Store Closings Haven't Stopped


Date november 2012

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There hasn't been a major liquidation announcement by a company like Borders for a while, but that doesn't mean that there still isn't ongoing space to fill out there, says Mark Dufton, chief executive officer of DJM Realty, a Gordon Brothers Group company. His firm, which helps fill spaces left by closures will be exhibiting next week at the ICSC New York National Conference in the Hilton Hotel's Americas Hall 1 Booth #362. He recently spoke with about the store-closing situation, those who are filling vacancies and other trends. It seems like there are less mass store closures taking place. Is that evident on your end of the business?

Mark Dufton: A lot of the closures are just by natural expiration at this point, mainly because the retailers don’t want to take a charge or a write off to close a big group of stores that aren’t expiring where they have a remaining balance on the lease obligation. I’m not so sure that we’ve seen a slowdown in the number of closures, but it’s just a different type of closure. You’re still getting a healthy supply of excess space coming into the marketplace. It’s just not being backfilled that quickly, and if it is being backfilled, it’s being backfilled at lower rents. It’s so market specific right now. The real good real estate, in “A”-quality markets and locations, the rent has held up really well. There is plenty of demand for that space. But there seems to be an increasing gap between the “A” stuff and the “B” and “C” locations. That’s where you really see a tail off in the rents and an increase in the vacancy. That’s the dynamic that is taking place right now. In general, retailers are extremely cautious about opening new stores. They’re just not willing to put their capital at risk. Even when they do settle on a new store, it has to go through two or three real estate committees as opposed to real estate guys teeing it up, rubber stamping it, and getting the store open. That just doesn’t happen any more. It really takes just about twice as long to get a lease done. It probably takes a year as opposed to six months. You can’t lose money on a store you don’t open, so they’re just particularly careful about it. And what they’re trying to do on top of that is offload some of that capital expenditure back on the landlord. Retailers are asking for more tenant allowances. So has the relationship between tenants and landlords worsened as a result?

Dufton: It’s just longer and more pronounced of a process. Landlords have to be much more patient to try to put a tenant in place. They have to be willing to expend more capital to do so. It’s not only the tenant allowances but also the brokerage costs for tenant-rep brokers. It’s a lot of work to put these deals together, and it costs the landlords quite a bit to put the deals together. Landlords are being more selective about credit and credit worthiness because it’s so costly. In the past they would be willing to take a flier. If it didn’t work out you could backfill it. But now you have the higher initial cost, and it’s more difficult to lease it again. Does a lack of new development impact this at all?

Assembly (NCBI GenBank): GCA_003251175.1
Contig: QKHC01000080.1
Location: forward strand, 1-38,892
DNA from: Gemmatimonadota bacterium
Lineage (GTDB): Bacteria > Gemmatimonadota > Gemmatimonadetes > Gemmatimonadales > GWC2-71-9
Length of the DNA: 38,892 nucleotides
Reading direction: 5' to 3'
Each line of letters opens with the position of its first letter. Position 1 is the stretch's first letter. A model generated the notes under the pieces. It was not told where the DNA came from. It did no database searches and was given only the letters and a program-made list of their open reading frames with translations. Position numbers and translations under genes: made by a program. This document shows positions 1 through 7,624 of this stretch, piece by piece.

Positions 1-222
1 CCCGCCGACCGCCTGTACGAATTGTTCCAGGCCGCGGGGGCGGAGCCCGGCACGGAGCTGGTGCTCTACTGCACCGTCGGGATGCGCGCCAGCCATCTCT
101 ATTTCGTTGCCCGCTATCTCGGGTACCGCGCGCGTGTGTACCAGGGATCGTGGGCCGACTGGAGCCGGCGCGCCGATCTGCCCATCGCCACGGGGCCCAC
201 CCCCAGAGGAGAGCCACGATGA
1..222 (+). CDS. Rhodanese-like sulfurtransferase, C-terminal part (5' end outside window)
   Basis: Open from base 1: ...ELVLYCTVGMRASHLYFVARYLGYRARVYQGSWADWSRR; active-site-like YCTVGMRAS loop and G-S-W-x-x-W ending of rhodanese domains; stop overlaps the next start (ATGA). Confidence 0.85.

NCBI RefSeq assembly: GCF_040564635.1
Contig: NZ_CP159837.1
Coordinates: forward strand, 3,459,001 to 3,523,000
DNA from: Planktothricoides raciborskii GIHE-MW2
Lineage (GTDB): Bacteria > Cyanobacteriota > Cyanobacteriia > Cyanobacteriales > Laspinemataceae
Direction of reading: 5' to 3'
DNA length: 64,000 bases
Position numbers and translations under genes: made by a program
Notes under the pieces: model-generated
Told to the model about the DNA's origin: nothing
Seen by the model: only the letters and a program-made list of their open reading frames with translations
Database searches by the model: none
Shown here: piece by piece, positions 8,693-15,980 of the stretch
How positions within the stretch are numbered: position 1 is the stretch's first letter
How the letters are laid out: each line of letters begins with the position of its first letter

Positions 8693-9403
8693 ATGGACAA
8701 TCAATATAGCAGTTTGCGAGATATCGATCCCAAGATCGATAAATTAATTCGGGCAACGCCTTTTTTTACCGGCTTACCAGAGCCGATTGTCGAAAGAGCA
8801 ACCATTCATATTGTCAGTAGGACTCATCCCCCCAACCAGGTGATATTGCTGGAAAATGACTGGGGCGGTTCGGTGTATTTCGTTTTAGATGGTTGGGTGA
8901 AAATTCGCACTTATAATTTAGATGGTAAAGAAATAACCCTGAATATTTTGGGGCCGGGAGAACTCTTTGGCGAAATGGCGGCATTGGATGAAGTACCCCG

Dufton: It’s just a function of what is happening in the retail marketplace, the sort of stagnation in retail in general. There is a spate of information out there about bricks and mortar retail versus the Internet and how that is playing out, and retailers need to figure that out before they go on any significant expansion tears. Who are you seeing expanding in this environment?

Dufton: The discount and dollar-store operators are still pretty active. The likes of Dollar Tree and all of the TJX concepts and Big Lots! and folks like that continue to be the trend. There are some international retailers that view this as a good time to take a crack at our market. We’re seeing some quasi retail uses if you will, a lot of gym expansions and the auto parts guys. Are you seeing many non-traditional uses going into shopping centers these days?

Dufton: There is a proliferation of charter schools. Some of these “B-“ and “C” centers will be converted into schools or municipal locations. How do you see the business climate at the ICSC New York show playing out this year, and what are you looking to accomplish?

Dufton: “Cautious” is the buzz word of the day on everybody’s part. I don’t think that anybody’s going into this thinking there is a major breakthrough in deal making at the end of the year. I don’t get that sense at all. We have a good set of core clients and are trying to pick up some new ones. We have an expanded service offering that we are going to discuss with some clients where we actually help them on the growth side of the business, not in the tenant-rep sense, but there has been an uptick in retail M&A, and that is a function of caution about opening stores on a one-by-one basis. But if you do have expansion plans, an acquisition is probably the way to go. But the problem is that none of the pieces fit exactly right. So what we will do is joint-venture with the buyer to offload the assets they don’t need going into a transaction. We’ll strip out all of the owned real estate or cap their exposure on leases. Through our parent company, Gordon Brothers, we can buy inventory, equipment, brand names or any other unwanted assets. The retailer can then buy the asset that they want at the price that they want. We’re also offering a full scope of lease services, such as renewals, mitigation, termination and even auditing. We’re doing the full scope of occupancy expense reduction. That’s pretty important to retailers nowadays, to minimize their costs and their excess portfolio and making sure they’re not overpaying.